Competitive by nature, athletes always want to leave the rink, court or field with a W. While that was certainly the case this week in Traverse City, despite the Rangers going 1-3 in the annual prospect tournament, there is certainly more to take away than that record.
After a tough opening game against Minnesota, the young Blueshirts played very well over the final three games, losing a close battle with St. Louis, 2-0, Saturday before beating the eventual tournament champion Columbus Blue Jackets Monday afternoon, 4-0. Despite Tuesday's loss, the Rangers controlled play throughout large portions of the game outside of allowing four goals in a span of about 10 minutes.
On the scoresheet, many of the Rangers' big hitters, including forwards Adam Tambellini, Ryan Gropp, Keegan Iverson and defensemen Calle Andersson and Petr Zamorsky all picked up points over the four-game tournament, starting the 2015-16 season off on the right foot.
At the end of the day, though, all gained first-hand experience against top-flight talent from around the NHL.
"For me, it's a big step up [in competition]," said Gropp, whom the Rangers took in the second round of this year's draft. "Guys are a lot faster, a lot stronger.
"I think for us, the tournament went pretty positively," Gropp continued. "Not so much in the win-loss column, but I thought we really grew as a group and kept going as the games went on."
For a group that was predominantly comprised of junior players — the only member of the team with any professional experience was captain Brady Skjei — the common theme of the week was a need to adjust to the size and speed. After the opening contest, the Rangers appeared to do that.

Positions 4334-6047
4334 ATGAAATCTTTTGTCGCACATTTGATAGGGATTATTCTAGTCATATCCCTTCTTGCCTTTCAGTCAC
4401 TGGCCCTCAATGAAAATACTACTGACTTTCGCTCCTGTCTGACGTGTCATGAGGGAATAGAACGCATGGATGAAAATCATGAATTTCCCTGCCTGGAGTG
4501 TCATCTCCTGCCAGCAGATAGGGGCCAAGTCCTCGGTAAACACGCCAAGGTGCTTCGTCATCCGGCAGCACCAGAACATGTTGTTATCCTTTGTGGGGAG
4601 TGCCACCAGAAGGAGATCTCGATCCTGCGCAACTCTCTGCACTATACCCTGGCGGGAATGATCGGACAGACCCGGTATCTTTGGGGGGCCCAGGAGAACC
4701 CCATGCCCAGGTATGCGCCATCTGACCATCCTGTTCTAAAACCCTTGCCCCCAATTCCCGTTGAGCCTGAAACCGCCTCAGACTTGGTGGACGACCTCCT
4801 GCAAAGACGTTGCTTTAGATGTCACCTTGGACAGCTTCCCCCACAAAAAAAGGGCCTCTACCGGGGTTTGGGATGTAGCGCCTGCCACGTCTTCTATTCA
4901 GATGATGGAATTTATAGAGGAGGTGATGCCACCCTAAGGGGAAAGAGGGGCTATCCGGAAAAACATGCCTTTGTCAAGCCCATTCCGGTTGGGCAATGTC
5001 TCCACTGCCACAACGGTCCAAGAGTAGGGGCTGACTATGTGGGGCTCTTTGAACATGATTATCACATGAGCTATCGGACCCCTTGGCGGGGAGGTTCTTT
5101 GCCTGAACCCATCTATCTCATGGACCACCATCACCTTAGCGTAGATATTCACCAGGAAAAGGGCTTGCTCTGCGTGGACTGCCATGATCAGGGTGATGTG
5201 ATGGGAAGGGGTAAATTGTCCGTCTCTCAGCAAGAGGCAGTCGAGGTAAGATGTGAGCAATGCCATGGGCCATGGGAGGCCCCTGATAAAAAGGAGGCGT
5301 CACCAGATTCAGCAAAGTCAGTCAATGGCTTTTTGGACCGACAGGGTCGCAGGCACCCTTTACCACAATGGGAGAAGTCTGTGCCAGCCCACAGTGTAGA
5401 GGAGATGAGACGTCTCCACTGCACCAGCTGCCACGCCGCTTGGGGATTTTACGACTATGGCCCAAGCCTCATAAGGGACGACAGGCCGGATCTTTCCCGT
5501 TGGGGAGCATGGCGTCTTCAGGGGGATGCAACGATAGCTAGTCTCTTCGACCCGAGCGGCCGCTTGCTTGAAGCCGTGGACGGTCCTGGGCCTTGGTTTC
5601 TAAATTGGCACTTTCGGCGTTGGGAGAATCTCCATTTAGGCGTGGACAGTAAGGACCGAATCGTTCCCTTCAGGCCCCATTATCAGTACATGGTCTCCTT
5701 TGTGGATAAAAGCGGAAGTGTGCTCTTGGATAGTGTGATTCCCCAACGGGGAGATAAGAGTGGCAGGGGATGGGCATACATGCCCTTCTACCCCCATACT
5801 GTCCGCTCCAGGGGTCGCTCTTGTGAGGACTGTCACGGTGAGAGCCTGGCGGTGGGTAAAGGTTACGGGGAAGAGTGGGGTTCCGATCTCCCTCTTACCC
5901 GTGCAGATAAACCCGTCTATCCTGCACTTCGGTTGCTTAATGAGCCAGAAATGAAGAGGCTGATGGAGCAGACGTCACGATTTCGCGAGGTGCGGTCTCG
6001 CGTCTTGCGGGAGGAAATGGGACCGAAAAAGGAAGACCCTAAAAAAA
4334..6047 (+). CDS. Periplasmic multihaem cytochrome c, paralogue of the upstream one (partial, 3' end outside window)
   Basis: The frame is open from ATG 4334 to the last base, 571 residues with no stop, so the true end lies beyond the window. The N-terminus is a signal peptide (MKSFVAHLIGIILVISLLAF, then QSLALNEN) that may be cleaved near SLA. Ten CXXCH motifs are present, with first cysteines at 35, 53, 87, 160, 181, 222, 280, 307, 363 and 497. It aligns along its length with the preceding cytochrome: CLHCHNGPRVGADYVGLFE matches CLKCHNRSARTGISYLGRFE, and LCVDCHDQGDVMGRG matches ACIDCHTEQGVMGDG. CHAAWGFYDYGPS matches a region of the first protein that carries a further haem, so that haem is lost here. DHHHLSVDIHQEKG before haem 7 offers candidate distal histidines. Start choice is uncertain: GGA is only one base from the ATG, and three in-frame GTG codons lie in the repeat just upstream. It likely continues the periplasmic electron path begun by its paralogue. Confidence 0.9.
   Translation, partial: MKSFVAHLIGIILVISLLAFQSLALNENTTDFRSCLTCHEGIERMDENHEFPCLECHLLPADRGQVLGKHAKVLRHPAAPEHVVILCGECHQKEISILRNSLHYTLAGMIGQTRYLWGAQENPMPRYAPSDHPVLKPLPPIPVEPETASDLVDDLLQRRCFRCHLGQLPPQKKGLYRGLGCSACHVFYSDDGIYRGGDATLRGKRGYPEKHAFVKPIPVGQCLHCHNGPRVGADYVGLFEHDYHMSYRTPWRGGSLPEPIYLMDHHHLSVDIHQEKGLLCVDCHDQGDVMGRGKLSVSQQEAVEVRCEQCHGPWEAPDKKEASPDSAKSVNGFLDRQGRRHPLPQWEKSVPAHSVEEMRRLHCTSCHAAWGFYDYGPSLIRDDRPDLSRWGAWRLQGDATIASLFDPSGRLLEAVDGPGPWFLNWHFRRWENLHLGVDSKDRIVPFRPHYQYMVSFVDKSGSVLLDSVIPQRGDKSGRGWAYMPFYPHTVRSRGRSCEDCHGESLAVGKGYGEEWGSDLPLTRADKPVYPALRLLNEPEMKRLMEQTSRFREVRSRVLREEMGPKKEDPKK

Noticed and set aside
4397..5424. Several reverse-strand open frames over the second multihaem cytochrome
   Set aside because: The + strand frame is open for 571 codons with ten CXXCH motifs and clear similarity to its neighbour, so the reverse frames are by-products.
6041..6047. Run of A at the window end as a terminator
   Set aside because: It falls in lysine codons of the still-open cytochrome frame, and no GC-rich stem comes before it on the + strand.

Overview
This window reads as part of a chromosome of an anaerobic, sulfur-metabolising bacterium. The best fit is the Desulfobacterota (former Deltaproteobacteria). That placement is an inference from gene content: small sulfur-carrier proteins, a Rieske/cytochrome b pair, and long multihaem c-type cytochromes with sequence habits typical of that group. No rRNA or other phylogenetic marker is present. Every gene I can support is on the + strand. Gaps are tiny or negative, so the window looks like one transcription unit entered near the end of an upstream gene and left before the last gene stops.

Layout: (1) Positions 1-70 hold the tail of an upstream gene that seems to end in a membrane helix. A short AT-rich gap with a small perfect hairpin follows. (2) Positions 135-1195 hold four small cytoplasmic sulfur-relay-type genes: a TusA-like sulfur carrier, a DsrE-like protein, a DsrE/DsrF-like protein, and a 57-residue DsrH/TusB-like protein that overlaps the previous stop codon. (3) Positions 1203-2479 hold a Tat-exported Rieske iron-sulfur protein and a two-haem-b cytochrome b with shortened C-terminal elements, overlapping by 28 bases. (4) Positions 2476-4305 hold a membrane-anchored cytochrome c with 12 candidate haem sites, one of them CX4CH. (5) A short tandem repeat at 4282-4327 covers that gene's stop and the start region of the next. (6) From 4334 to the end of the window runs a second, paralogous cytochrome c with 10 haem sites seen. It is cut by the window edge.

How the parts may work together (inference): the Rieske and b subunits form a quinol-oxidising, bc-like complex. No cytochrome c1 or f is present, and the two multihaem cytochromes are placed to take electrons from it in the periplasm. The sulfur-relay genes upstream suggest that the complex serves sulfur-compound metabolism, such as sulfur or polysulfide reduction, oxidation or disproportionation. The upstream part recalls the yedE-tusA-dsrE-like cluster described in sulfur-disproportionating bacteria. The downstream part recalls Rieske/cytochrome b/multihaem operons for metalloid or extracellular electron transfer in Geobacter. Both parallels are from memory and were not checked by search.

"There's a lot of bigger guys here. Men, I'd say," Iverson said after Saturday's game. "There's a lot of 16 and 17-year-olds int he junior leagues right now. There's a lot of men here, strong bodies."
While the players can look around the tournament for an idea of where they have to get to to reach the next level, Rangers 2014 draft pick Ryan Mantha has opted to look internally.
"Brady Skjei is here. It was nice to play with him," Mantha told BlueshirtsUnited. "He played in Hartford at the end of the year, so you see what things he can do and was he can escape with the puck, so you just watch and learn."
For Andersson, it wasn't only his first opportunity playing in a Rangers' jersey, but playing in North America entirely. The 21-year-old Swede has spent last season playing in Switzerland, and got his first taste of the American-style he'll see this season.
"The speed is really good. It's better than Switzerland," Andersson said. "Switzerland is fast, too, but it's faster here. It's good hockey. It's fun to play."
Andersson tied for the team lead in points with Tambellini with three, though only played in three of the four games. He had a goal and an assist, with one assist coming ont he power play.
"I think it's really good experience for me," he said. "I've never been here before. It's my first games here in the U.S. It's great experience and I can't wait to play more games."
Even if a player returns to their junior team, this experience goes a long way in their development as they work towards a career in the NHL. For Gropp, he now has a better idea of what lies ahead for him.
"Keep [the experience] in the back of my mind that this is where I need to get to," he said. "The steps I need to take and where I need my game to grow, so the biggest thing is keep improving every game and get here as fast as I can."